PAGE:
Jamaican Prime Minister Bruce Golding caused a “fiasco” by delaying the extradition of an alleged drug lord to the U.S. and should resign after deadly street violence subsides, an opposition lawmaker said.
Golding, speaking to Parliament, said police confirmed that at least 26 people have been killed in street clashes between police and supporters of Christopher “Dudus” Coke, the target of a three-day manhunt.
Golding allowed gangs time to arm themselves as he delayed carrying out the U.S. request for extradition for nine months, said Peter Bunting, general secretary of the People’s National Party and the opposition’s spokesman on national security.
“Even though the government inevitably buckled to pressure, the prime minister and his cabinet must be held accountable for this fiasco,” Bunting said in a phone interview from Kingston. He added that opposition parties will push for a vote of no confidence that could force new elections after the situation is brought under control.
“We don’t want to contribute to the instability as there are pitched gun battles in the street,” said Bunting, a founder and former chief executive officer of Dehring, Bunting & Golding Ltd., an investment bank bought by Bank of Nova Scotia in 2006.
Golding told lawmakers in Parliament that he regretted the loss of life as the government tries to capture Coke, efforts that have provoked three days of street clashes between security forces and his supporters. He vowed to quell the violence by going after “criminal gunmen in whatever community they may be ensconced.”
Six officers were shot and one died yesterday after trying to serve an arrest warrant on Coke in his stronghold in the Tivoli Gardens neighborhood of western Kingston, the government said in a statement.
Coke is accused by the U.S. of leading an international criminal group known as the “Shower Posse,” with members in Jamaica and the U.S. He is charged with conspiracy to distribute marijuana and cocaine and conspiracy to illegally traffic in firearms, according to the office of the New York Attorney General. His lawyers have denied any wrongdoing by Coke.
Jamaica’s borrowing costs rose to a three-month high today. Dollar bonds yielded 5.38 percentage points more than U.S. Treasuries, the highest since Feb. 16, according to JPMorgan Chase & Co.
The crisis has caused businesses and schools to shut on fears of further violence, Bunting said. Tourism is also expected to suffer as travelers cancel their trips for fear of being caught in the crossfire, he said.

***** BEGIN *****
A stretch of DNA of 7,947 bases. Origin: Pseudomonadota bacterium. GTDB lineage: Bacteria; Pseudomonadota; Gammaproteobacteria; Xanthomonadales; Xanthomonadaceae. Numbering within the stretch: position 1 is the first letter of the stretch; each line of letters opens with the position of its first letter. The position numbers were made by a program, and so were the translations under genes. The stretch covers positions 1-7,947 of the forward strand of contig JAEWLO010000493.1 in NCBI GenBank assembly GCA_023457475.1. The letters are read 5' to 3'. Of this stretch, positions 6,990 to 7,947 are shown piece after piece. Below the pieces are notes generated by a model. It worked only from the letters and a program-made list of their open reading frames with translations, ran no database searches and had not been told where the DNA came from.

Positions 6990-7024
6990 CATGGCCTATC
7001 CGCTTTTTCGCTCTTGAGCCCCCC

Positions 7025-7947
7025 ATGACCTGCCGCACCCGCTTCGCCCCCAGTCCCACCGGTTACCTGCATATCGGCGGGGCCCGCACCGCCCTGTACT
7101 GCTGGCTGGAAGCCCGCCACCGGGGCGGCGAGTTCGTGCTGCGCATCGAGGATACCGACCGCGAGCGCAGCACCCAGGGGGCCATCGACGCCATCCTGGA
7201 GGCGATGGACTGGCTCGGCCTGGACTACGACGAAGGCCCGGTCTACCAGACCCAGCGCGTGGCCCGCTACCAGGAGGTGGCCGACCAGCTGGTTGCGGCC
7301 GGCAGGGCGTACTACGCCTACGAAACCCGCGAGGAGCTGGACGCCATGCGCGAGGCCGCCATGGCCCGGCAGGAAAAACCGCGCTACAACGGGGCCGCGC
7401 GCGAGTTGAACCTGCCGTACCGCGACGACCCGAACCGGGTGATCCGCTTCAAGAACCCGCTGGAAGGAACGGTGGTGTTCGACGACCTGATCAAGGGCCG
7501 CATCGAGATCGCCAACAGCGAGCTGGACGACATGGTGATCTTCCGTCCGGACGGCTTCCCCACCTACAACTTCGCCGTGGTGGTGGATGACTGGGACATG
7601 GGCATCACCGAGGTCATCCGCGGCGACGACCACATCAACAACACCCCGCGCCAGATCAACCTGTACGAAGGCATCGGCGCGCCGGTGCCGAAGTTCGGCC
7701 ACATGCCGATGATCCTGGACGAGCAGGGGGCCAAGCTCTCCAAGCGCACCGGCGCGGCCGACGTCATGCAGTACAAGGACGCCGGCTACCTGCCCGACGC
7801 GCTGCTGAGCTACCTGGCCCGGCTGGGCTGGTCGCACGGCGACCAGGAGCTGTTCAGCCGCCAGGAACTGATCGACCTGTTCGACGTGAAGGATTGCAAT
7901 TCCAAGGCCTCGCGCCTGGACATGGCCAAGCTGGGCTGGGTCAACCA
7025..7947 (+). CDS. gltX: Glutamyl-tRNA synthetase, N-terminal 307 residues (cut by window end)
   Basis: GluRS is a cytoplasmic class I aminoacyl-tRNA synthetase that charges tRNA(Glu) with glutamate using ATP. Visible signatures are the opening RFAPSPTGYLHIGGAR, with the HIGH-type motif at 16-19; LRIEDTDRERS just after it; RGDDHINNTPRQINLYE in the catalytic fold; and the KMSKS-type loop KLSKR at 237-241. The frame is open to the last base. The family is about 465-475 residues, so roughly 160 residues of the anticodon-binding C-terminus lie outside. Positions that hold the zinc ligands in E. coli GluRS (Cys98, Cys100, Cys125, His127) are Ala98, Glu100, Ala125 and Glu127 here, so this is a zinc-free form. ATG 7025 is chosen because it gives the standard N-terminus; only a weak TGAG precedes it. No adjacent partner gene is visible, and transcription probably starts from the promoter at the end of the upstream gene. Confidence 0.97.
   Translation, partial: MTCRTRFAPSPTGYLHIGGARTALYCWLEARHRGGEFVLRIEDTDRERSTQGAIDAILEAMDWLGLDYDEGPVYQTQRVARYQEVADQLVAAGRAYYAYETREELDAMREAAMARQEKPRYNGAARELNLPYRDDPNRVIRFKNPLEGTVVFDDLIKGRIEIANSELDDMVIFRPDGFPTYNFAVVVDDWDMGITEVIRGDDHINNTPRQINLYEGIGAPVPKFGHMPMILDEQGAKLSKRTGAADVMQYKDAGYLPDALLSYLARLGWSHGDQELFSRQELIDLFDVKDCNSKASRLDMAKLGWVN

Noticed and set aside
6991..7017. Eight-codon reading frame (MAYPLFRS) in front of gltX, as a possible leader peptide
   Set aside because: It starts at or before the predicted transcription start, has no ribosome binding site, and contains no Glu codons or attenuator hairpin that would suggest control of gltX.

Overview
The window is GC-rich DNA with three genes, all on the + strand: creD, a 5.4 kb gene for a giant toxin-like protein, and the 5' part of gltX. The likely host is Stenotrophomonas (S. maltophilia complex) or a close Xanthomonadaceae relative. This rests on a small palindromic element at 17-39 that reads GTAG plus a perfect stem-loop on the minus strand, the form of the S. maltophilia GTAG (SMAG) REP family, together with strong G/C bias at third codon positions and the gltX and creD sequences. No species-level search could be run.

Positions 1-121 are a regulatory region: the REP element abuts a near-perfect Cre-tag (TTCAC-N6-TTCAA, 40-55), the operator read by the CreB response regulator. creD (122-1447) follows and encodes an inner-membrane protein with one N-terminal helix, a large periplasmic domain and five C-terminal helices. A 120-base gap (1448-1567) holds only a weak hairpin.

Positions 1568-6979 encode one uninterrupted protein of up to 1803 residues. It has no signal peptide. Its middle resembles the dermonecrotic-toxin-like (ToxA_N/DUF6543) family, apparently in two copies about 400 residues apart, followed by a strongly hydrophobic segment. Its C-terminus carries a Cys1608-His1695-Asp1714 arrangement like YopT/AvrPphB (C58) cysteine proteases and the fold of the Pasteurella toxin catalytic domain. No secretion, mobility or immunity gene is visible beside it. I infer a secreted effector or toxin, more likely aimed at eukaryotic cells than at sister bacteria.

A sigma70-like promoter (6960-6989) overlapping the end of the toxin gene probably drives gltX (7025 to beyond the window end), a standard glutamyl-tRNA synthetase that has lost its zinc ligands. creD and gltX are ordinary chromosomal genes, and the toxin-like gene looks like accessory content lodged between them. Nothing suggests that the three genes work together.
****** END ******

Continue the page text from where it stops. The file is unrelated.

Tourism accounts for about 10 percent of the country’s gross domestic product and 50 percent of foreign exchange earnings, according to the Jamaican Tourist Board.
Any drop-off in travel from fighting centered in Kingston could be short lived as most visitors skip the capital for beach resorts, said Joe Kogan, the head of emerging markets strategy at Scotia Capital Markets in New York.
“Maybe if the violence lasts for months, then tourism will be affected,” Kogan said today in a phone interview. “But Jamaica has its own brand with Bob Marley and the music that gives them an advantage.”
The U.S. State Department on May 21 warned travelers that civil unrest in Kingston could block access to the international airport. Air Jamaica Ltd., the country’s largest carrier, yesterday canceled three night-time flights connecting Kingston and the U.S. to assure the safety of its passengers and crew.
The International Monetary Fund in February approved a 27-month, $1.27 billion stand-by credit agreement to help the Caribbean country of 2.8 million people recover from the global financial crisis, which depressed prices for bauxite and aluminum exports. It also reduced inflows from tourism and remittances sent by Jamaicans living abroad.
An IMF mission to Jamaica on May 18 recommended the board disburse $93.5 million after the government met its fiscal targets by controlling spending and improving tax collection. Jamaica’s debt is equal to about 130 percent of gross domestic product, according to the IMF.
The IMF expects Jamaica’s economy to shrink 0.3 percent this year, after contracting 2.8 percent last year, according to a May report.